PHILADELPHIA — Comedy Central’s Jon Stewart mocked the media and public-interest groups bashed them as the 37th Republican Convention moved into full swing Monday with parties galore, golf outings and even a fishing trip with House Speaker Dennis Hastert (the last only if you’ve given the party at least $250,000).
Stewart and a team of phony correspondents laid out their convention coverage plans at a surprisingly well-attended morning press conference, handing out Altoid tins that read “Liberty and Fresh Breath for All.”
“Our message, of course, is always don’t vote. But then again, our demo is 16, so they shouldn’t vote,” said “The Daily Show” host. “We’re a fake news organization and this is a fake news event. So I think we’re the only people who should be here.”
He urged reporters to head to a zoning committee meeting in nearby Bucks County. “It’s always been about zoning,” he intoned, then plugged the net’s profile of George W. Bush, “From Wealth to Riches.”
Bob Dole and former Labor Secretary Robert Reich are serving as special correspondents for Comedy Central, which is banking that if it makes this four-day GOP snoozefest funny, people will watch.
The net’s decision comes as interest groups slammed broadcast networks for devoting scant time to the political process, leaving the field to cable and the Internet.
That was one theme at the upstart Shadow Convention, running alongside the real one at the University of Pennsylvania’s Annenberg Center. Speakers and panelists at the protest event griped about campaign financing that favors a wealthy minority and cuts a big swath of the population out of the political process, while filling the coffers of television stations and networks with ad dollars.
“More than half the money goes to your friendly, local TV station — the profiteer of democracy,” claimed Paul Taylor, a former Washington Post reporter and head of Washington, D.C.-based Alliance for Better Campaigns. At the same time, he insisted, broadcasters “have decided that politics and democracy are a ratings loser” and are cutting back coverage. He said the nets are making these decisions about public airwaves that he called “the most valuable things we collectively own.”
TV networks acknowledge that they are giving the political conventions, at least, less and less airtime, but some execs say they can’t be blamed if the events themselves have turned into newsless formalities.
Getting out message
For the GOP, however, the coverage it gets this week could be crucial as the party seeks to refine its image as all-inclusive with its mantra of compassionate conservatism. RNC chairman Jim Nicholson hosted a party for Teamsters chief James Hoffa Jr. Monday. (Republicans and unions don’t honor each other much.)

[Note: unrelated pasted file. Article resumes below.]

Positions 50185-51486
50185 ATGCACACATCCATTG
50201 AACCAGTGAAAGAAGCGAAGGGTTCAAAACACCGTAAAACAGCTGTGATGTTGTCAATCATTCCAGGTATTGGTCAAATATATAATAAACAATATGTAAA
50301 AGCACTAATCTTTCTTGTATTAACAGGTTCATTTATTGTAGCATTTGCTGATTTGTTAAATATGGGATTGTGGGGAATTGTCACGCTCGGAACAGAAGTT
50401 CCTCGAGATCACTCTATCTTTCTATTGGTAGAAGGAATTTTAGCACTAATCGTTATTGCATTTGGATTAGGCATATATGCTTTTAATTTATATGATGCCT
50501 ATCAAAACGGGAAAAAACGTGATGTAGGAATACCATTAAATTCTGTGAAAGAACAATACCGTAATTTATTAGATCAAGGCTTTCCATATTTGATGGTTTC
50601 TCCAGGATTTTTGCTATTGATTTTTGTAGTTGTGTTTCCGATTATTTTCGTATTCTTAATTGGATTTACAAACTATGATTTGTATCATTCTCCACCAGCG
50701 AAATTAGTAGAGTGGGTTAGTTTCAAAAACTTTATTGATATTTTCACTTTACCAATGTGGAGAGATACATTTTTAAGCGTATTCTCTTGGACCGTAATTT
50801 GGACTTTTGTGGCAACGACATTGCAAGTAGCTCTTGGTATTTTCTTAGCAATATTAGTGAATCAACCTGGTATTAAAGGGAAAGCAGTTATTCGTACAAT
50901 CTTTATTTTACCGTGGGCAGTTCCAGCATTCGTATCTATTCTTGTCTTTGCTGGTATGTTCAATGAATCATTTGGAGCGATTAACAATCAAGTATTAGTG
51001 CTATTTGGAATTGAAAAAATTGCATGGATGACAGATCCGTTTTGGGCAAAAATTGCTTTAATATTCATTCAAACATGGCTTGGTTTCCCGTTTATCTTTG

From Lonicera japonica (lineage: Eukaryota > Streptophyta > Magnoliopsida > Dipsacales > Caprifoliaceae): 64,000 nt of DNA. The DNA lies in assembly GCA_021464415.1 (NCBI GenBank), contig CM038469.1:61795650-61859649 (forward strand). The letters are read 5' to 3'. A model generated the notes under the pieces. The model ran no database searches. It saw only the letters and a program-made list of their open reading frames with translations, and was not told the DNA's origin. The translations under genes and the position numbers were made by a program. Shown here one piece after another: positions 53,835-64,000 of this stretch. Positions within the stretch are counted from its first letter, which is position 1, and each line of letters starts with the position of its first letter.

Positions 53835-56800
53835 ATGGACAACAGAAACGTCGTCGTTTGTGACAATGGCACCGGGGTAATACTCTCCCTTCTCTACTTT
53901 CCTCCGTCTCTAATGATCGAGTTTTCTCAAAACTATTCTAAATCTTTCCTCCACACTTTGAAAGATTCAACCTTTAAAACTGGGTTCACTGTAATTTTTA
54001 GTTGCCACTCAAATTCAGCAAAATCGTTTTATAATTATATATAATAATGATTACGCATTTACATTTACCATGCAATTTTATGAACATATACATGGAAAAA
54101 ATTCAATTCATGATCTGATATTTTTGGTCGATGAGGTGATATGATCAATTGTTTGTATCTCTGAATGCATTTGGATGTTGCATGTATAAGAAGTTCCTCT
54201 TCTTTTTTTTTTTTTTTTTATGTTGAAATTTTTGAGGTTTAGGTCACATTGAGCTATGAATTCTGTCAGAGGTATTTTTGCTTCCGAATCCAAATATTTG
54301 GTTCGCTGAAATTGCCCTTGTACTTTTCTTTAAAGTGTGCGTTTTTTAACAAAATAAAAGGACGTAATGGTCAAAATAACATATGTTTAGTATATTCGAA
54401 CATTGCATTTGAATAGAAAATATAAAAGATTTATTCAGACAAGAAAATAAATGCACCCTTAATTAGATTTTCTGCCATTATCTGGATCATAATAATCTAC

J.C. Watts, the only high-ranking black Republican in Congress, is ubiquitous here in Philadelphia. Retired Gen. Colin Powell was to speak Monday night about community service, and Texas first lady Laura Bush will weigh in on literacy. Today, Elizabeth Dole discusses “the principle of strength through compassion.”
The highest-profile speakers don’t get started until after 10 most nights after a parade of community activists and common folk with stories to tell.
Celebrities remain scarce. Republican and NRA stalwart Charlton Heston apparently isn’t attending the convention, although Bruce Willis could pop up. Several delegates said they were anticipating Bo Derek tonight as well as WWF celebrity the Rock, who will introduce Speaker Hastert on Wednesday.
Even without Hollywood, the Republicans, as usual, are managing to raise quite some cash with more than 474 parties, including lots of fundraisers. A luncheon gala planned for Wednesday honoring candidate Bush will bring in upward of $5 million. The convention cost an estimated $60 million.
Much of the tab comes from transportation, as the city hired several hundred tour buses to move delegates, security and press from often far-flung hotels to the convention center off I-95 in South Philadelphia. An army of several hundred more golf carts carries attendees around the stadium’s periphery. Protesters are gathered in a field off to one side.
Buses shuttle back and forth between the convention — at the Comcast First Union Center — and the Pennsylvania Convention Center. After half a day of confusion, people realized that’s the place to go for various events and GOP pins, bumper stickers, stuffed elephants and other merchandise, which is all fairly tame this time around. An exhibit called Political Fest features a model of Air Force One and a replica of the President’s desk in front of an Oval Office backdrop. “Give a speech, sign a bill, and run the country. All in one afternoon,” reads an ad.
For those who’ve never been invited to the Lincoln Bedroom, there’s a tiny model of it there.
The convention center itself is decked out with banners and balloons, with delegates in chairs on the convention floor and organized by states. The Shadow Convention, which claims that the two parties have grown disturbingly similar and neither addresses the country’s pressing issues, mimicked the set up, with standards reading Disappointed and Call To Renewal instead of the names of states.
Outside, streams of police on bicycles patrol the downtown streets and face down the occasional demonstration. Protests so far haven’t been as large or as violent as some had feared.